The use of the word “hof” within an English translation refers to a courtyard, farmyard, halo, quad or even corona. Historically the roots of this word traditionally translated as “temple”, none the less each describes a state of enclosure and sanctuary. McGregor Coxalls proposal for conversion of the Tempelhof Airfield in Berlin, Germany strategically integrates this poetic understanding with the sites existing built form, history, infrastructure and broader urban context.
Continue reading Tempelhof Parklands Proposal | Berlin Germany | McGregor Coxall
The study explores the application of edible plants in modern cities, in order to help understand today’s trends shaping the urban environment. Edible Landscaping is referred to as the practice of incorporating food – producing plants in the landscape. Fruit and nut trees, vegetables, herbs, edible flowers and shrubs with berries can be combined to create an attractive design that produces fruits and vegetables for home consumption. It is an approach to food production where exotic ornamentals are replaced with edible or productive plants.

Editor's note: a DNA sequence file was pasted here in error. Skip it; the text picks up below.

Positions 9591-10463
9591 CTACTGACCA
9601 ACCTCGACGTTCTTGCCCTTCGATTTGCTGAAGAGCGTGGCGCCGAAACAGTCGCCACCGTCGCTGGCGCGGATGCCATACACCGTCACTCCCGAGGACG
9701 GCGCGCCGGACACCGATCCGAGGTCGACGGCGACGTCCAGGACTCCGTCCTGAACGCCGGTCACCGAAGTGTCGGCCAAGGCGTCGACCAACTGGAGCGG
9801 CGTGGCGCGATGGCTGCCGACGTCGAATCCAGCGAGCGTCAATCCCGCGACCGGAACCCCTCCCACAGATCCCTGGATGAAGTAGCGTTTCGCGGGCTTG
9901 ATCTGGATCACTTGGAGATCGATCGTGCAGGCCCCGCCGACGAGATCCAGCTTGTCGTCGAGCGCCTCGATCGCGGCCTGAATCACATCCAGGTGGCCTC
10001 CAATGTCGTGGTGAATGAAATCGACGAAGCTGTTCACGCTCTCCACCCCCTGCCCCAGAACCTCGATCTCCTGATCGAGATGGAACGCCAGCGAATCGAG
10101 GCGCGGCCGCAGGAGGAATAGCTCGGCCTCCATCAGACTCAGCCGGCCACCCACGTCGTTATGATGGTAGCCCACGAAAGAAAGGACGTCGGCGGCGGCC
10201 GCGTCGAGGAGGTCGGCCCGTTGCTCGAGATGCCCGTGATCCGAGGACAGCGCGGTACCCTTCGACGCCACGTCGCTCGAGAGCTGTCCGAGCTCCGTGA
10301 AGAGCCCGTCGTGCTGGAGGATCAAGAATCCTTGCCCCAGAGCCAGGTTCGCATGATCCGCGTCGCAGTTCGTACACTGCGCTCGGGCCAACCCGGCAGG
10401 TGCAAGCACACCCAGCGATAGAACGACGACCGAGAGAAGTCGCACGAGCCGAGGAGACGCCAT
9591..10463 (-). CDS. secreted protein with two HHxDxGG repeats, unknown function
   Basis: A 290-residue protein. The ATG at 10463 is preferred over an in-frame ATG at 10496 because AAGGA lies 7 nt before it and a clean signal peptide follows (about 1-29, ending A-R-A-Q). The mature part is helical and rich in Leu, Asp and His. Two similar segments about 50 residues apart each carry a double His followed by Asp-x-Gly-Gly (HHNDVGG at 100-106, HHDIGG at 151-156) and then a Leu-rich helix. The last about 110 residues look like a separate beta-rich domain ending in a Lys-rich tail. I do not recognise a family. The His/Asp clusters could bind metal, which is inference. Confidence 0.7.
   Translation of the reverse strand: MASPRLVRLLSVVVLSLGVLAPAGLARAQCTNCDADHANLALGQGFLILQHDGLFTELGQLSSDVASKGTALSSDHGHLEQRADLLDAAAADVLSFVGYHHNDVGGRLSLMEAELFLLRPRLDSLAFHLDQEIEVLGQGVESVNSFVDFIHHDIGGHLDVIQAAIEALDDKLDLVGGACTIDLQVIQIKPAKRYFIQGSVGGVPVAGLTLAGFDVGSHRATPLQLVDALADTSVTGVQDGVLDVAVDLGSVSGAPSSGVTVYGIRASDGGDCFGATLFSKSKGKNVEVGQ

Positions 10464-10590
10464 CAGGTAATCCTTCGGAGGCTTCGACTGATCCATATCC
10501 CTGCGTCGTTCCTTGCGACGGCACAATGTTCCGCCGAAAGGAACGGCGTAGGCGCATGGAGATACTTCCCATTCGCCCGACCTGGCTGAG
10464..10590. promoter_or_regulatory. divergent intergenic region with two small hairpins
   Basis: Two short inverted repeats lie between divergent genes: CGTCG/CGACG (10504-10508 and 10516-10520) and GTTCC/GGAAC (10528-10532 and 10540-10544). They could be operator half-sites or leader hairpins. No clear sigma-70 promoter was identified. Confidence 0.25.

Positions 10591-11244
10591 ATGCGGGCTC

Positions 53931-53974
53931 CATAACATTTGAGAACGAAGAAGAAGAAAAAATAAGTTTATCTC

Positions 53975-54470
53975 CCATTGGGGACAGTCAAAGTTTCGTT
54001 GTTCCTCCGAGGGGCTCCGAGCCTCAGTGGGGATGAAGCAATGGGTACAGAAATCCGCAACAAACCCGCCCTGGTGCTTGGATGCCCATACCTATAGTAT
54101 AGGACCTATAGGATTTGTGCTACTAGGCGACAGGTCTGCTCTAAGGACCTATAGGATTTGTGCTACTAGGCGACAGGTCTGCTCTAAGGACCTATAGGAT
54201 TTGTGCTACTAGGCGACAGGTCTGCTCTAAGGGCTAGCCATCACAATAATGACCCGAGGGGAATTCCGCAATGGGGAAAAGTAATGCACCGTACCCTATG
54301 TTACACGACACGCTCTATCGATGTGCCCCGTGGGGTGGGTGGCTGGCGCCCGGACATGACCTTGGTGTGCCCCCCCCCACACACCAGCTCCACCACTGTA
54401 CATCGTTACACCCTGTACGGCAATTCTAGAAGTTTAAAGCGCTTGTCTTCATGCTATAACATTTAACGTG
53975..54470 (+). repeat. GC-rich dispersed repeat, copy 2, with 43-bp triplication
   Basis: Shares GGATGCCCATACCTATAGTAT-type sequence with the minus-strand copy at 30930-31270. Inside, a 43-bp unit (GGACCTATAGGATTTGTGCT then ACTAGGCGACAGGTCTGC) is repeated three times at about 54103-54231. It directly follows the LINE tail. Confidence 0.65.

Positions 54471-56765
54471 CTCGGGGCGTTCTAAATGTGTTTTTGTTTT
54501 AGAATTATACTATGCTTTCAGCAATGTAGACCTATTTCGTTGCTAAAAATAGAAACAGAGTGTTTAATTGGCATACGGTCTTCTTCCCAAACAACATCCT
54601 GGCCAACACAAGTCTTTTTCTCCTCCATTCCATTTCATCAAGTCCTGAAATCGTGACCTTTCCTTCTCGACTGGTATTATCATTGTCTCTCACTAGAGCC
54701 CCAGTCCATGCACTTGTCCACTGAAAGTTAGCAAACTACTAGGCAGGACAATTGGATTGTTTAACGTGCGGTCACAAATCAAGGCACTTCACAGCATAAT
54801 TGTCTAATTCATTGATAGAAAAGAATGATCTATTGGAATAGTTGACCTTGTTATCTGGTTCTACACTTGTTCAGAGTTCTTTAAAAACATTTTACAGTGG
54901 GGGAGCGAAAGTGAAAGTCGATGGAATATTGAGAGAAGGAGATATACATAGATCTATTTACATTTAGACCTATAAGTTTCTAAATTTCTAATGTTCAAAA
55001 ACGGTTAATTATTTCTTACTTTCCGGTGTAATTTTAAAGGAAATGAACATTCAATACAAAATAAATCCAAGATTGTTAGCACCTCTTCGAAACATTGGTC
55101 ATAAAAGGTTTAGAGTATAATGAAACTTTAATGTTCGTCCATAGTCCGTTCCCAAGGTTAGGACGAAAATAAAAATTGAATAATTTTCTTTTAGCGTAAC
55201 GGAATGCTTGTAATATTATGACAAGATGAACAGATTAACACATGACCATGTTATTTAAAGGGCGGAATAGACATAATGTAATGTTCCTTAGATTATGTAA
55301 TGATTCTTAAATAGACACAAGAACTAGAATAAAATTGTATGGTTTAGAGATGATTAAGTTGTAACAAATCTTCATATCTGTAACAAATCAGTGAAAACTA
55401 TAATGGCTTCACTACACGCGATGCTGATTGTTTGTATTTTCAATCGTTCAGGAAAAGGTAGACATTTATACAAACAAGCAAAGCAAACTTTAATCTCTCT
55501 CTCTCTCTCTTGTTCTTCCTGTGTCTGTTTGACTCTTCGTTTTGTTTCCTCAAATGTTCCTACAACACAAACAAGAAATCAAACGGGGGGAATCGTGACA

Continue reading STUDENT PROJECT | Edible Landscapes | Milkana Mladenova
West of Cologne the RWE trust is creating the biggest open brown coal pit in Europe. The mine will be open until 2050 and will reach a depth of 400 meters below the existing surface level. The remaining hole will be filled with groundwater until 2100, thus becoming the second largest inland lake in Germany.
The urban structure – to release the Square – is in remembrance to the former church Garnisonskirche. The open space is divided into three different areas. In the extension of the Spandauer Straße a generous urban square forms the central element of the development and defines a representive entrance for the adjacent residents.
Continue reading Hackesches Quartier | Berlin Germany | TOPOTEK1
Like a pool of water reflecting the sky, placed at the castle of Ehrenbreitstein, creates a flux of images incorporating the walls and building. Creating a heightened experience of its surroundings, it involves the beholder in a game of perception, intriguing to find the «right» view of the motif. Ever since French landscape painters like Claude Lorrain and Niclas Poussin defined their ideal of the landscape in the mid 17th century, gardeners and architects had the task of creating the Real World inspired by these framed images – something that today almost appears as an inverted reality.
Continue reading Rhein Romantik | Koblenz Germany | TOPOTEK 1